Suppose it’s true, for the sake of argument, the earth is young, yet the earth appeared old, Would this mean that God is being deceptive? No, not at all. Rather it would be deceptive of God to say he created the world in six days when he actually didn’t. Please see http://is.gd/bbMxb.

      Creation is not the 67th book of the Bible as Ross claims. We know that all creation groans because of sin (Romans 8:22), and thus it is not perfect. Not to mention that man is fallible, and we cannot always trust scientists’ claims. On the other hand, Scripture is God-breathed so contains no errors.
      So then, the question we should ask is: Does the Bible communicate a young earth or an old earth?

      In my view, this debate would not happen at all if we gave Scripture its proper place as the ultimate authority in all matters it touches.

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      1. David-

        What you neglect is that “fallible” men interpret the Bible. If you “just read” the Bible you will find that the Hebrew supports the old earth view readily.

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  5. I have a bit of a problem using the bible as a science book. It’s a book about man’s fall from grace and redemption through Christ. I have an even bigger problem with using Psalms as science. Psalms is written as poetry. Psalms 19 in particular paints a beautiful picture of how nature reveals the glory of God. That’s poetry, not science.

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    1. “I have a bit of a problem using the bible as a science book.”

      Thank goodness it’s not. Science books always go out of date whereas the Bible is inerrant (in all matters it touches, not just matters of faith) and is always current. See http://is.gd/bcd1B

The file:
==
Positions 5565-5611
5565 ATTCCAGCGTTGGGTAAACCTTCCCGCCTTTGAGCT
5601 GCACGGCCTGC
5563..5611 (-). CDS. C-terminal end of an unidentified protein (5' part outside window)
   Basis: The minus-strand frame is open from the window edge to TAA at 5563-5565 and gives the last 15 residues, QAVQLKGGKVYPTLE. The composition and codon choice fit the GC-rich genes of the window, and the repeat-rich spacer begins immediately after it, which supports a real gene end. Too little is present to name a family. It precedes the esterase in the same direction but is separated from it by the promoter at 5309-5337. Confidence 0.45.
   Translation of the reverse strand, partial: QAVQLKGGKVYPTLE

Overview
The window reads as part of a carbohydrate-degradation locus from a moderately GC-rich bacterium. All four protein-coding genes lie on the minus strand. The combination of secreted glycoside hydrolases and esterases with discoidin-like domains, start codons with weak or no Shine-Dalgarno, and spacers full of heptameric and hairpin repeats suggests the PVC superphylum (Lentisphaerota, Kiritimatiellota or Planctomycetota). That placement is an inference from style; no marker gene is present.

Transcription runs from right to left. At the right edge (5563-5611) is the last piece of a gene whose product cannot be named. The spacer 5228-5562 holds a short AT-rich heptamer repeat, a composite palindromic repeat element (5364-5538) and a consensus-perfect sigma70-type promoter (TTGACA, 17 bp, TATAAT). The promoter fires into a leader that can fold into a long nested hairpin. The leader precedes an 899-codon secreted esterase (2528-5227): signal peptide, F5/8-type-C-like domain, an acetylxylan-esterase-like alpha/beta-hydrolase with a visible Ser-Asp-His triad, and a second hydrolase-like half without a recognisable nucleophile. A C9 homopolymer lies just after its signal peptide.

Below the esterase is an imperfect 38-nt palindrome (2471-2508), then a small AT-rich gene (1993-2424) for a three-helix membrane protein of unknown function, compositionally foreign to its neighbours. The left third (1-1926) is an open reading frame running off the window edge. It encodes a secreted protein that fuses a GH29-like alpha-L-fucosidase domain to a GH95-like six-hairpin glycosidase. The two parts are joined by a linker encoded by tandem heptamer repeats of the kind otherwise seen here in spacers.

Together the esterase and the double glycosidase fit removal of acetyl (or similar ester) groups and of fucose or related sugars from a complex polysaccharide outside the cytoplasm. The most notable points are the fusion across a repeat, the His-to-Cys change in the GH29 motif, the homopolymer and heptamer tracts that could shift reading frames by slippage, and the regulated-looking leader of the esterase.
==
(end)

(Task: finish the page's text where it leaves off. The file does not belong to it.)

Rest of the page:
Yes, Psalms was not intended to be taken literally, but Genesis was. We should always take passages in the Bible as the authors intended.

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      1. Yes, science books go out of date.

        Totally with you here, David, until you get to Genesis being intended to be taken literally. How can you say that a story that turns on the actions of a talking snake be intended to be taken literally? I can see it being suggested that we take it seriously, but literally?–no.

        Can you clarify?

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        1. Thanks McSpinster.

          My apologies for the very, very late response.

          Genesis should be taken literally (including the talking serprent) because the author intended it to be taken literally, and this becomes clear after doing sound, exegetical hermeneutics, as I’ve mentioned before. This may seem incredible to you, but what reason do you have to reject its being literal apart from making it SOUND ridiculous.